• DOCUMENT INVESTIGATION: To ensure accuracy and completeness, the investigator(s) should carefully document all information learned during each interview, and promptly issue an investigative report upon conclusion of the investigation. The investigative report should include a summary of the factual findings and conclusions, as well as a summary of the information learned from each interview and any relevant evidence reviewed. Note that the investigative report should be limited to the factual findings and determinations, and should not include conclusory statements or legal conclusions.
  • DETERMINE DISCIPLINE: If the investigation supported the allegations, the organization should work closely with human resources and legal counsel to determine appropriate disciplinary action. Potential disciplinary action may include oral or written warnings, specialized training, suspension, demotion, or even termination. When determining appropriate discipline, be careful not to impose varying degrees of discipline from what the organization imposed for similar conduct in the past. That said, the imposition of different discipline may be justified based on a specific circumstance. To avoid discrimination claims, the organization should be sure to carefully document the reasons for this conclusion.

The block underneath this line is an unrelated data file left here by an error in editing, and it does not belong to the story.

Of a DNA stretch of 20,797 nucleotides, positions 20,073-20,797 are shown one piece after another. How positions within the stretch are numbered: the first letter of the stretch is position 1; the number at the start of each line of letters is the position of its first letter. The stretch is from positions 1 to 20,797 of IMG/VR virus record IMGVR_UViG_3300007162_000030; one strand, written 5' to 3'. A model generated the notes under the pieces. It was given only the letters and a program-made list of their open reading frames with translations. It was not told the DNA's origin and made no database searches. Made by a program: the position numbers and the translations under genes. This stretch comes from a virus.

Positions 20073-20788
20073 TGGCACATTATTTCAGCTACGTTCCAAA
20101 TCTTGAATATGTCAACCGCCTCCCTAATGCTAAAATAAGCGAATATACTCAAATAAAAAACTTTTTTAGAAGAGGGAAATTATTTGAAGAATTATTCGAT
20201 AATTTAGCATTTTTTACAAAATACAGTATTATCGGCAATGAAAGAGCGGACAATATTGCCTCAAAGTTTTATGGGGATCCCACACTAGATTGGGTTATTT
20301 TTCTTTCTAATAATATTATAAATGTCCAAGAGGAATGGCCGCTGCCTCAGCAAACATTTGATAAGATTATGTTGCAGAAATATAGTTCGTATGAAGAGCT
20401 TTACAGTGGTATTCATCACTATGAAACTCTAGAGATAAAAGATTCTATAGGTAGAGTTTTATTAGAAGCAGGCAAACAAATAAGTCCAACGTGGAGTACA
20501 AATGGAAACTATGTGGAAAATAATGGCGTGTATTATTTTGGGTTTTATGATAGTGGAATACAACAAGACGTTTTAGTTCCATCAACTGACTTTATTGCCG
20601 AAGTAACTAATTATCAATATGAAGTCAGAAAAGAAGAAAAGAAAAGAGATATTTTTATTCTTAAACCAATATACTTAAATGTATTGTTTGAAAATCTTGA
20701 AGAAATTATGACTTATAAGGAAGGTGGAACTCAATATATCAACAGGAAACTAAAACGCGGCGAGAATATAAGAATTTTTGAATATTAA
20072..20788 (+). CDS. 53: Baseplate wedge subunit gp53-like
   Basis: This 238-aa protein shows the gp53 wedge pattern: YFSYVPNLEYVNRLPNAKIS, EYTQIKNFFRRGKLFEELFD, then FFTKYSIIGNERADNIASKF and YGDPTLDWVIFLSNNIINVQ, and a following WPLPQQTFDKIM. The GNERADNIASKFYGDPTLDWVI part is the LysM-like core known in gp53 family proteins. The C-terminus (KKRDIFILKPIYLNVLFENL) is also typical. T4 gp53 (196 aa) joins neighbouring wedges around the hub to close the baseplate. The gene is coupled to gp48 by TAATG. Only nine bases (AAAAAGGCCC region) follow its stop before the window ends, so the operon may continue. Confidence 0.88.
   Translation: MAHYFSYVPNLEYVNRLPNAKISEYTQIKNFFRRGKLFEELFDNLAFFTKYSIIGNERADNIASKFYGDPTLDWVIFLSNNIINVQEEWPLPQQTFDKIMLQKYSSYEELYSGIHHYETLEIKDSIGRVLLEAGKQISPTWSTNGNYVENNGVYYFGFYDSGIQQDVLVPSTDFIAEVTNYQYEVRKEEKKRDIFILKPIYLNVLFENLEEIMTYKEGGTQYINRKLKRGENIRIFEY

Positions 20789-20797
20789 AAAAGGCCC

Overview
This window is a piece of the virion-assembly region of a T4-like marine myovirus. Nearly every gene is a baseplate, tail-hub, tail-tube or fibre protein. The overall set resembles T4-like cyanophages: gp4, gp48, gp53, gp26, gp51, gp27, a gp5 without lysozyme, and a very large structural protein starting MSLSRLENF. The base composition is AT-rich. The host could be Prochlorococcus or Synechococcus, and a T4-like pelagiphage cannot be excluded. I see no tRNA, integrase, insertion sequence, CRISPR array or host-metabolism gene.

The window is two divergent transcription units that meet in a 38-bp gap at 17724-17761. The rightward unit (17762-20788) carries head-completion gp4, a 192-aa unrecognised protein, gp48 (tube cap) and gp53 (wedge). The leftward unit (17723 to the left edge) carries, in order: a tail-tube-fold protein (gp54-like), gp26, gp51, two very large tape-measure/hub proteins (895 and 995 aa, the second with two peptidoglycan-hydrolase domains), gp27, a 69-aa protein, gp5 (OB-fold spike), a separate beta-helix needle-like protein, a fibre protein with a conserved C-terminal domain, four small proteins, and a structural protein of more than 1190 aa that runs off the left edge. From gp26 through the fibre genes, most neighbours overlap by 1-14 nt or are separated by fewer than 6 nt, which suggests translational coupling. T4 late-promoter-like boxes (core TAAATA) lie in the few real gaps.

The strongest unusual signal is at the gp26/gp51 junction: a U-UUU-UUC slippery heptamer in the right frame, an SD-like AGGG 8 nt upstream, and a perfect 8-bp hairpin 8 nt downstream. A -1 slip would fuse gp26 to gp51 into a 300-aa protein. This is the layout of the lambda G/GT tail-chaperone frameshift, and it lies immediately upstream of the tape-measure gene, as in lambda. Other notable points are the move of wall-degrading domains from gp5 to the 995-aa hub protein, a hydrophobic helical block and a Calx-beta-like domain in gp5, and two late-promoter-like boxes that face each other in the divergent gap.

• COMMUNICATE OUTCOME: The organization should promptly communicate the outcome of the investigation both the complainant and the accused. Note, however, that the communication need not be detailed or in writing. Simply informing the parties that the investigation was conducted, and appropriate discipline was imposed, is sufficient. If the allegations were not supported, or the investigation was inconclusive, the organization may communicate that it will continue to monitor the situation, and encourage future conduct to be reported immediately. Be sure to document in the investigative file that this step was completed.
  • DO NOT RETALIATE: Except where an allegation is made in bad faith, meaning the complainant knew the allegations to be false when the complaint was made, federal and state law prohibits an organization from retaliating against an individual for making a harassment claim, even when the investigation did not corroborate the complaint. Never take negative action against an individual based on making a complaint, and be sure to include an anti-retaliation statement in the organization’s anti-harassment policy.
  • ASSESS LESSONS LEARNED: Regardless of the outcome of the investigation, organizations should proactively assess any lessons learned. This is a great time to determine whether, for example, the organization’s policies need to be reexamined, if additional anti-harassment training should be conducted, or if there are better methods to monitor or prevent these situations moving forward.

While an organization’s goal should always be to provide an objective, fair and thorough investigation, an internal investigation is not a hearing, and an organization need not provide parties the rights traditionally included as part of a hearing process. Therefore, an organization may properly deny requests such as to record an interview or to appeal the investigatory findings.

Through prompt and thorough action, an organization will not only reaffirm its commitment to providing and maintaining a harassment-free environment, but taking these actions will help improve morale, reduce turnover, and increase productivity for all.